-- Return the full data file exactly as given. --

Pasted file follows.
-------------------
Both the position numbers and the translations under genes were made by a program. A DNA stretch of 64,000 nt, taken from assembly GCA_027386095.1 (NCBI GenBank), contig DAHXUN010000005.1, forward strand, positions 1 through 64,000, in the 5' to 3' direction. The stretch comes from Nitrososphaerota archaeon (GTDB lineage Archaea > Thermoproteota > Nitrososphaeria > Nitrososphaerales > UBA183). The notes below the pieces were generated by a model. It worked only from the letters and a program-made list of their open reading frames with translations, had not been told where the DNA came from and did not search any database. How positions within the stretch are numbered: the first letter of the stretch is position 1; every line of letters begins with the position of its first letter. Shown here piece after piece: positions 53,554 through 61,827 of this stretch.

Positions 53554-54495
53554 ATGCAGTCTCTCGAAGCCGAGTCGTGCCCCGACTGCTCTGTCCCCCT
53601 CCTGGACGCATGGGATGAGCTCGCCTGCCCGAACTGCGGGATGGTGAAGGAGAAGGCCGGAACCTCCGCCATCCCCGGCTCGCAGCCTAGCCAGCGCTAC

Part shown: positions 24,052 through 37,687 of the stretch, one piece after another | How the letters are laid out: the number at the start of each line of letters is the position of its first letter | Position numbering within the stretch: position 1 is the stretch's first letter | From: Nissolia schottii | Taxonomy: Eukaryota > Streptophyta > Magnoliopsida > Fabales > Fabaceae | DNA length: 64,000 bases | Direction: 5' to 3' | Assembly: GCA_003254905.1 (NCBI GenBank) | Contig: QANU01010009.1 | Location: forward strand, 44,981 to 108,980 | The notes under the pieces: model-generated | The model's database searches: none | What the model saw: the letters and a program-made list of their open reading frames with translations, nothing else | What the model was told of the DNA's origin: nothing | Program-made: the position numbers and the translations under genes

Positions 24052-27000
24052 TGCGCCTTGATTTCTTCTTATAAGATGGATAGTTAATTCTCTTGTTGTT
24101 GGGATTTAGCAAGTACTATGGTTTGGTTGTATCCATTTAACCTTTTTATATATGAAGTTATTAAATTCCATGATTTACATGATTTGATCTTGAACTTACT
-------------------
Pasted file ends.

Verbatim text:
Both the position numbers and the translations under genes were made by a program. A DNA stretch of 64,000 nt, taken from assembly GCA_027386095.1 (NCBI GenBank), contig DAHXUN010000005.1, forward strand, positions 1 through 64,000, in the 5' to 3' direction. The stretch comes from Nitrososphaerota archaeon (GTDB lineage Archaea > Thermoproteota > Nitrososphaeria > Nitrososphaerales > UBA183). The notes below the pieces were generated by a model. It worked only from the letters and a program-made list of their open reading frames with translations, had not been told where the DNA came from and did not search any database. How positions within the stretch are numbered: the first letter of the stretch is position 1; every line of letters begins with the position of its first letter. Shown here piece after piece: positions 53,554 through 61,827 of this stretch.

Positions 53554-54495
53554 ATGCAGTCTCTCGAAGCCGAGTCGTGCCCCGACTGCTCTGTCCCCCT
53601 CCTGGACGCATGGGATGAGCTCGCCTGCCCGAACTGCGGGATGGTGAAGGAGAAGGCCGGAACCTCCGCCATCCCCGGCTCGCAGCCTAGCCAGCGCTAC

Part shown: positions 24,052 through 37,687 of the stretch, one piece after another | How the letters are laid out: the number at the start of each line of letters is the position of its first letter | Position numbering within the stretch: position 1 is the stretch's first letter | From: Nissolia schottii | Taxonomy: Eukaryota > Streptophyta > Magnoliopsida > Fabales > Fabaceae | DNA length: 64,000 bases | Direction: 5' to 3' | Assembly: GCA_003254905.1 (NCBI GenBank) | Contig: QANU01010009.1 | Location: forward strand, 44,981 to 108,980 | The notes under the pieces: model-generated | The model's database searches: none | What the model saw: the letters and a program-made list of their open reading frames with translations, nothing else | What the model was told of the DNA's origin: nothing | Program-made: the position numbers and the translations under genes

Positions 24052-27000
24052 TGCGCCTTGATTTCTTCTTATAAGATGGATAGTTAATTCTCTTGTTGTT
24101 GGGATTTAGCAAGTACTATGGTTTGGTTGTATCCATTTAACCTTTTTATATATGAAGTTATTAAATTCCATGATTTACATGATTTGATCTTGAACTTACT